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Where To Start With Wheel Newbies?


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#21 TwinRocks

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Posted 20 July 2014 - 11:12 AM

I had recently taught a small group without putting much thought or preparation in it. The group had a few people who had done high school ceramics but was otherwise total novices. I demonstrated by throwing a bowl and just kind of let them go! A few needed help bringing the clay to center, pots wobbled and fell. Most ended up with a piece they where happy with and one enthusiastic individual made several. I encouraged people to stop if their piece began to get off center and to embrace the asymmetry. Beginners need positive experience, not perfect pots. Aiming for perfection from the first throw leads down a path of disappointment. Wonky pottery feels more creative anyway!

It should be a bit easier than starting from scratch since he knows how to work with clay. I'd encourage him to give it more of a fair shake than just a week, throwing and hand building in combination leads to some of the most interesting pieces. I love the look of altered forms but my hand building skills are weak at this point.

Go with your gut, you know his personality, plan an experience that compliments his working style, relax and be flexible.

#22 Stellaria

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Posted 21 July 2014 - 07:06 PM

"Wonky pottery feels more creative anyway!"

I would not ever encourage this attitude in a classroom, especially for wheel-throwing.
It shows a need for more practice and skill development, not creativity. I think we do creative people a load of disservice in labeling lazy accidents as "creative" when in reality, they are just poorly executed pieces.
I see the same attitude in sewing, and it drives me batty. No, being too lazy to change the color of thread in your machine does NOT come across as intentional "decorative contrast stitching" - it makes you look lazy and amateur, and I end up offended that you look to me for praise and validation of your "creativity" that is actually just half-assedness.

/rant

#23 clay lover

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Posted 21 July 2014 - 09:29 PM

Every word she ^ said.  I teach my students to make it cleanly , then alter it with a plan.  To call inability to throw a clean pot 'artistic' is an insult to the efforts it takes to learn to throw well.

 unevenly thrown, walls thick and thin, twisted ,bottoms drilled out, are failures to throw a piece, not creative or artistic work.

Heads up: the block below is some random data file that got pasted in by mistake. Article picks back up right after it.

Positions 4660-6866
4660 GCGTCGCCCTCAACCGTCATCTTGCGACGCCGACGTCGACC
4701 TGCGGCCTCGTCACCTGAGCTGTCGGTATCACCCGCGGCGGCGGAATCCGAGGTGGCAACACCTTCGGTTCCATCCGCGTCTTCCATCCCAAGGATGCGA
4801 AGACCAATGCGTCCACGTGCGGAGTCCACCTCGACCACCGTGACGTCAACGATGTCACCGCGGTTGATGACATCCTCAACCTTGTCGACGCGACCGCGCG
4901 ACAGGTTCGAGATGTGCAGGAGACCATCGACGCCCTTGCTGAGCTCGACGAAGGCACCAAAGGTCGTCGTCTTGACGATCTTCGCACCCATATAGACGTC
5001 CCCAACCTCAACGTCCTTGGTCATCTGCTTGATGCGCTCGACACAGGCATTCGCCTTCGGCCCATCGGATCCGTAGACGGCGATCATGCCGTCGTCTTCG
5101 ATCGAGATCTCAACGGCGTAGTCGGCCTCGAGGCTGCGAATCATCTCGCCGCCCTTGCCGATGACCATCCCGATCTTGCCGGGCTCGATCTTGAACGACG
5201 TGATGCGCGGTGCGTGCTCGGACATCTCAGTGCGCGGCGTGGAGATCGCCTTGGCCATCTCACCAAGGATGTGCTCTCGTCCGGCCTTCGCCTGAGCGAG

To me, "embrace the asymmetry"  means congratulate yourself for your lack of skill.  That is a disservice to my students, it demeans their ability to learn the skill and panders to their egos. Well placed critique is fundamental to teaching and learning.

As a student, I would much rather have an instructor teach me how to recover my errors in a pieces than to be told, "It's artistic, leave it like that"



#24 Stephen

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Posted 22 July 2014 - 10:49 AM

I think TwinRocks has been misunderstood. He/she, I think was talking about a one off class of people that had experience ranging from mild to none and she did a demonstration and then let them have some fun on the wheels for a while as an intro to wheel throwing.

 

I don't think in that situation it would make sense to get too intense as the point sounds as if it was to just introduce what throwing is and let folks see what its like to try and make a form.  Sounds like a fun first class to me, plenty of time to start getting serious if anyone is interested in continuing.



#25 Pots by Char

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Posted 22 July 2014 - 11:23 AM

I can highly recommend the Speedball Clay boss..for a moderate price it is a great wheel. I bought mine while at the University and used it constantly there and for the past 2 years after graduating and I am more than pleased with it. There are more expensive wheels out there, but for the money I think the Clay Boss beats them all.

#26 Rebekah Krieger

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Posted 22 July 2014 - 04:29 PM

After a 5 week wheel throwing class at the local museum I went on craigslist and got a wheel. I got a kick wheel because that was all I could afford at the time. It was a great way to learn, especially having to control the speed of the wheel with the kicking etc. The kiln came later. But I just needed the sensation of making pots...


Learning On my Kick wheel with my vintage Paragon (from the late 1960's)

#27 grype

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Posted 27 July 2014 - 12:13 AM

I took 4 classes 3 hours each and then self taught myself from there. I personally think you spend about 1 hour practicing centered until they are almost frustrated, then have them open their best centered piece and make something. Then center something for them and have them open it. They will notice the difference and be like AHHHHHH. That motivated me at least.






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